Lots of good stories this morning. We can begin with NPR's continuing coverage of the explosion at the Upper Big Branch mine in West Virginia. Howard Berkes reports that it was common practice at the Massey Energy mine to disable monitors that would detect dangerous levels of explosive methane gas. A methane gas explosion at the mine killed 29 miners. Methane monitors shut off mining machinery (above) if they detect dangerous levels of the gas. The monitors are disabled so that coal production can continue or that machinery can be moved. 

Speaking of National Public Radio, the network had a good story yesterday about the emotional problems experienced by those in the middle of a natural disaster, such as the Gulf oil spill. We found it interesting that litigation stemming from these disasters can cause as much personal and community turmoil as the initial event. 

Last week we noted a Wall Street Journal article saying that financial reform legislation (passed yesterday) "casts (a) long shadow" on rural America.  The Nebraska Farmers Union begs to differ. Yesterday the NFU's president, John Hansen, wrote that "rural America got hammered by gyrating  input costs that nearly doubled within a two-year period thanks to unregulated speculative trading of derivatives." That will be corrected by the new bill, Hansen wrote: "Congress has taken a stand with rural America to rein in the abuses of Wall Street banks and investment firms.  It is about time."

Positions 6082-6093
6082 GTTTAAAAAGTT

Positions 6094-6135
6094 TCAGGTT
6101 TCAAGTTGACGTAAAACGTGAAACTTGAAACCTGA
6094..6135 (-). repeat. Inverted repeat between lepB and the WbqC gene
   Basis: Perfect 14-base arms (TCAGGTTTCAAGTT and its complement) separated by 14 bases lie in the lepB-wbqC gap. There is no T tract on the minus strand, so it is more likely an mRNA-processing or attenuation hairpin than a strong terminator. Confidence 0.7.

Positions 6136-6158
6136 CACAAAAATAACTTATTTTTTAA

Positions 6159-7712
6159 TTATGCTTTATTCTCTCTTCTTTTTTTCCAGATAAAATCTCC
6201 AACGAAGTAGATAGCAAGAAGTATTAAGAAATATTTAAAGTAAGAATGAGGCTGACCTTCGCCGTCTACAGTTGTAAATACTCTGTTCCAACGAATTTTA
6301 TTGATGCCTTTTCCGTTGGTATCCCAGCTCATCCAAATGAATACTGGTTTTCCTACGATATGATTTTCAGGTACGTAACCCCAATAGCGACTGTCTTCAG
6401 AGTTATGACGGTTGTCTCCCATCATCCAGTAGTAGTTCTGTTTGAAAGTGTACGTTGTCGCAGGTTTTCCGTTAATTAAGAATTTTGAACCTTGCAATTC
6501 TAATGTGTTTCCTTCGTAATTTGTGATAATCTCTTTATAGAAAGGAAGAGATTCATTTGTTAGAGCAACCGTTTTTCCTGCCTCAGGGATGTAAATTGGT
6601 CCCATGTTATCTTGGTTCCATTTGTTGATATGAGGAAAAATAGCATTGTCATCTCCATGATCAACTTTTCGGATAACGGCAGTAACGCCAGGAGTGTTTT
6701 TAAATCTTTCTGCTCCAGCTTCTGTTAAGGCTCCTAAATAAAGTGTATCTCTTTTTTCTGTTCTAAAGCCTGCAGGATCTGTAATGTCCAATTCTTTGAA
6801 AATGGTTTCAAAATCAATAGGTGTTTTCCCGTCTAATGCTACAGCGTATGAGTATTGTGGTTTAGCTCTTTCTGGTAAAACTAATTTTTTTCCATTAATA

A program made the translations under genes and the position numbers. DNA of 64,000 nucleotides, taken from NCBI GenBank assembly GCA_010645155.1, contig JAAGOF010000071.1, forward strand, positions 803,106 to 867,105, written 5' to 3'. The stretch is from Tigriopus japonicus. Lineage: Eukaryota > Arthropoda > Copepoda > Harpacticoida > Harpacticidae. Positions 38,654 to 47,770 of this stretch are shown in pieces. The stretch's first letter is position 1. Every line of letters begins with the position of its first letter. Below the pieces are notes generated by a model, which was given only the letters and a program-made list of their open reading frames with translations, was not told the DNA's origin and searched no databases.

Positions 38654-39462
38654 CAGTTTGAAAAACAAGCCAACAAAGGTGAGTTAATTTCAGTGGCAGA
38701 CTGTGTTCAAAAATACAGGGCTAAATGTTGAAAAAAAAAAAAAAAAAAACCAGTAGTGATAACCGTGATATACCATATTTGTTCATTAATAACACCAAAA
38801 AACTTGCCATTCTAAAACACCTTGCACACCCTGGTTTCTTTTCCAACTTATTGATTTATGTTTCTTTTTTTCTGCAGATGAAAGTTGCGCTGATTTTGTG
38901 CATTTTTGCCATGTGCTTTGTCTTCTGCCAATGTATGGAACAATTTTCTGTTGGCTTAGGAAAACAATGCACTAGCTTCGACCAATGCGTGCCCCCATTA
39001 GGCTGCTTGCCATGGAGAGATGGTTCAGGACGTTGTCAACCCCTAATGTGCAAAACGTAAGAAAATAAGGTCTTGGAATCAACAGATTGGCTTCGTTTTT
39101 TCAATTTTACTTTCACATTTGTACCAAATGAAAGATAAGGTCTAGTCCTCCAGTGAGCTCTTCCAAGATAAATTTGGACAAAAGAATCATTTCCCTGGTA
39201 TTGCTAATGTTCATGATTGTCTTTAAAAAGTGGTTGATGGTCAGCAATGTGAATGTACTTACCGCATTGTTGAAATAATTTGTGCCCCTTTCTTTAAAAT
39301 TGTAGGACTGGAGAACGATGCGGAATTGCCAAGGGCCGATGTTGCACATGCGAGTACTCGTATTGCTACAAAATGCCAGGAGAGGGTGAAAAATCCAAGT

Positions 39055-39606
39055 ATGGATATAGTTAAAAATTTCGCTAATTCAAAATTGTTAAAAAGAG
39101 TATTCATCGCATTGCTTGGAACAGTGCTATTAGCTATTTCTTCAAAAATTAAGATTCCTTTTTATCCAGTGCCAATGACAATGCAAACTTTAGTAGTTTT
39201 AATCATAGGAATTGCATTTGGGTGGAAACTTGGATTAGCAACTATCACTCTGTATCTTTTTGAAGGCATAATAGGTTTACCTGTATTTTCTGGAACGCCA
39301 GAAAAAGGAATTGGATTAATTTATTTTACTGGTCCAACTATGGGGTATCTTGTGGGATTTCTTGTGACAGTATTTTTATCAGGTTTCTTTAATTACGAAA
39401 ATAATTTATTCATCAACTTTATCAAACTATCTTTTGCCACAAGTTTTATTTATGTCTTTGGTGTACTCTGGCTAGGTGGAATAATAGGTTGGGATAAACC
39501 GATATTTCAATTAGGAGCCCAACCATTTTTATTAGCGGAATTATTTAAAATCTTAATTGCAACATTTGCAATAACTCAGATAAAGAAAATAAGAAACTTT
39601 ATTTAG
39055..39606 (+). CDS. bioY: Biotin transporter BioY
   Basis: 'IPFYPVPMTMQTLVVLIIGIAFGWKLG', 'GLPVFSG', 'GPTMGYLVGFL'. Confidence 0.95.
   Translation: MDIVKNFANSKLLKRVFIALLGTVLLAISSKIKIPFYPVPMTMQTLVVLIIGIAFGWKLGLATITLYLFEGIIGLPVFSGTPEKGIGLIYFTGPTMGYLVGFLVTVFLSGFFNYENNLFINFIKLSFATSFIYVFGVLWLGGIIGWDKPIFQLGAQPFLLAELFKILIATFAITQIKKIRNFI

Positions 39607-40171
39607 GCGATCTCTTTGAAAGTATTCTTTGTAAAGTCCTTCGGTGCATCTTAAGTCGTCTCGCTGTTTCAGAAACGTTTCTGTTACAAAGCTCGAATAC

Finally, the EPA trumpeted what it called a "national dialogue" on rules to regulate the handling and disposal of toxic coal ash. The Charleston Gazette's Ken Ward Jr. noticed, however, that none of this dialoguing was set to take place anywhere near actual collections of coal ash. Instead of having hearings in Kentucky, West Virginia, Indiana, Ohio or Tennessee (where a collapse coal ash waste impoundment collapsed), the EPA was going to Dallas, Denver and all the way to Arlington, Virginia. Once Ward raised the issue, the EPA announced that it was revising its plans.